In the opening scene of Jobs -- the biopic of the Apple co-founder, billionaire tech entrepreneur and guy who had the dream of making it possible for people to walk down the street with their heads down and thumbs pressed on a tiny video keypad so they don't pay attention to where they're going – Ashon Kutcher takes the stage at an Apple town hall staff meeting.
It is 2001, and he is about to unveil something “insanely cool:” the iPod. Kutcher, a spring in his step, a stoop in his back, bearded and bespectacled, looks and sounds eerily like Steven Jobs, who was 46 back then – and who died a decade later.
In Jobs, in theaters now, Kutcher, 35, plays Jobs from the early 1970s up to that “1,000 songs in your pocket” New Millennial moment. It’s the kind of performance that, if it doesn’t work, it sinks the entire film – you have to believe that you are watching Jobs, or else, what’s the point?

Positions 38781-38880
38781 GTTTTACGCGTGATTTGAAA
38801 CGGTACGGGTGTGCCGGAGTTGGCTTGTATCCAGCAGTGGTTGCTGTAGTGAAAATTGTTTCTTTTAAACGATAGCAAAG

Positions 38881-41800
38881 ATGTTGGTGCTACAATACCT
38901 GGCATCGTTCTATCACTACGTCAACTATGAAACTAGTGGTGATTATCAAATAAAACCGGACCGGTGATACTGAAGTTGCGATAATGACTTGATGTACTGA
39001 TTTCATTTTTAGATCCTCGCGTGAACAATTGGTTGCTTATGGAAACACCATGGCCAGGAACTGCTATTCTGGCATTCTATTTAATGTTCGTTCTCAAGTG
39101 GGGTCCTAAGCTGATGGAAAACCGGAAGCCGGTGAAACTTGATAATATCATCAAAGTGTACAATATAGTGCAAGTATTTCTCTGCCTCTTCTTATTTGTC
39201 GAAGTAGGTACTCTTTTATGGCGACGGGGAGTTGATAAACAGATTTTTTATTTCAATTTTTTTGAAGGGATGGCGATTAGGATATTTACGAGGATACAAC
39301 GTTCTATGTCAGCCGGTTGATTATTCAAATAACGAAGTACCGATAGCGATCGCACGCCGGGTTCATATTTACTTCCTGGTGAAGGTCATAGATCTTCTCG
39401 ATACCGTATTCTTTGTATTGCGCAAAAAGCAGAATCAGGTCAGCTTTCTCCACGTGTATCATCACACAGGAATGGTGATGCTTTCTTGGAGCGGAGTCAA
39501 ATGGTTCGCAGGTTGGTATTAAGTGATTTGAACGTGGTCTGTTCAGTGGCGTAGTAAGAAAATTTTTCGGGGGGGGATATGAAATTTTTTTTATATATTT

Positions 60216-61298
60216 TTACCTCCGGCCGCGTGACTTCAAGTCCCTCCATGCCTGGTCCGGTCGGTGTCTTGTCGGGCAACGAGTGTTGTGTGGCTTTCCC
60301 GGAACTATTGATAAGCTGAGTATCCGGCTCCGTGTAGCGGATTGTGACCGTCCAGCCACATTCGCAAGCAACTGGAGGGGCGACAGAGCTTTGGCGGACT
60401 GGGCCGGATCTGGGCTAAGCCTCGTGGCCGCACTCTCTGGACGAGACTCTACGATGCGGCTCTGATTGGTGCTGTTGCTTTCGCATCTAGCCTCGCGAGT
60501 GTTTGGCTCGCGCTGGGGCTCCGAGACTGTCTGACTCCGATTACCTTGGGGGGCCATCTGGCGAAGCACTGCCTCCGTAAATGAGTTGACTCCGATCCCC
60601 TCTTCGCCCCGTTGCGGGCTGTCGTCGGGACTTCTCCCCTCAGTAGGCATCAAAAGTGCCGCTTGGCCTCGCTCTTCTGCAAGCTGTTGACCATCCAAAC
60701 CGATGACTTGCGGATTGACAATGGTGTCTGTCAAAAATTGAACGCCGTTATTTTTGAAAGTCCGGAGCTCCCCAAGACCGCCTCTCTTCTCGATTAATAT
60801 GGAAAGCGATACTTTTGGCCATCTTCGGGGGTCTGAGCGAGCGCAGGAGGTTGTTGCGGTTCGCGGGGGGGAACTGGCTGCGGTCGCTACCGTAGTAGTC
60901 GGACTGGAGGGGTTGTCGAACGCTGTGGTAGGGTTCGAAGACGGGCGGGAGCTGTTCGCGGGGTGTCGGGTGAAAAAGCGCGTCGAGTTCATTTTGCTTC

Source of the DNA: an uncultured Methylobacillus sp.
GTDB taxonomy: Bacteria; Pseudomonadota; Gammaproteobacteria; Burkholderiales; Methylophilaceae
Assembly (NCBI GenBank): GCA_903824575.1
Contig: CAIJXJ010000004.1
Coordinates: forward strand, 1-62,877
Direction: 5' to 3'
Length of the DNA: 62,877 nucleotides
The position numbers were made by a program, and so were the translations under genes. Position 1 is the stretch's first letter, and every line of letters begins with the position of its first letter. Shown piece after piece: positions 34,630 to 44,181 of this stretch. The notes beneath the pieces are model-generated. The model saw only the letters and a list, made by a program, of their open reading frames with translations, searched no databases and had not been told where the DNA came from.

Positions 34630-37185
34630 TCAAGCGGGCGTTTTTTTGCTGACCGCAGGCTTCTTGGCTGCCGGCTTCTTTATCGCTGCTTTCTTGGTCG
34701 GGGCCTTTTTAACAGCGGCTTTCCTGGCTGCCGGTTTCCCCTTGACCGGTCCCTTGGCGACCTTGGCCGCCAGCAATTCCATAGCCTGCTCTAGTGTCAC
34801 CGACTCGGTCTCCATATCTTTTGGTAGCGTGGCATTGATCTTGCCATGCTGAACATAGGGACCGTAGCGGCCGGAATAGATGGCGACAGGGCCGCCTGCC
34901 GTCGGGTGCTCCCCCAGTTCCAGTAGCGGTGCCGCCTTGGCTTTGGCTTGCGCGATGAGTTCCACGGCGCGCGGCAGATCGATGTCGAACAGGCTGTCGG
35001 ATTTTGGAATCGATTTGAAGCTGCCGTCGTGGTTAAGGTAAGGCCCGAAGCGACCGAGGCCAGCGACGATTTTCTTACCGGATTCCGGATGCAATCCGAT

“Ashton was scared,” says Jobs director Joshua Michael Stern. “He was really scared to death about it. I think it was that fear that told him he needed to do it. He felt that unless you’re frightened, it’s not worth doing.”
Stern, who directed the 2008 Kevin Costner election year parable, Swing Vote, says that Kutcher was already “channeling” the Apple brainiac at their first meeting.
“You never know when you walk into a meeting with an actor,” Stern reflects. “But he was so committed from the start. He had already studied a lot of his mannerisms, and seen hours and hours of Steve Jobs footage from when he was young through to the older Steve. He had done his homework.
“And not only that, but I realized that this was an important role for him. It was a role that meant something to get it right.”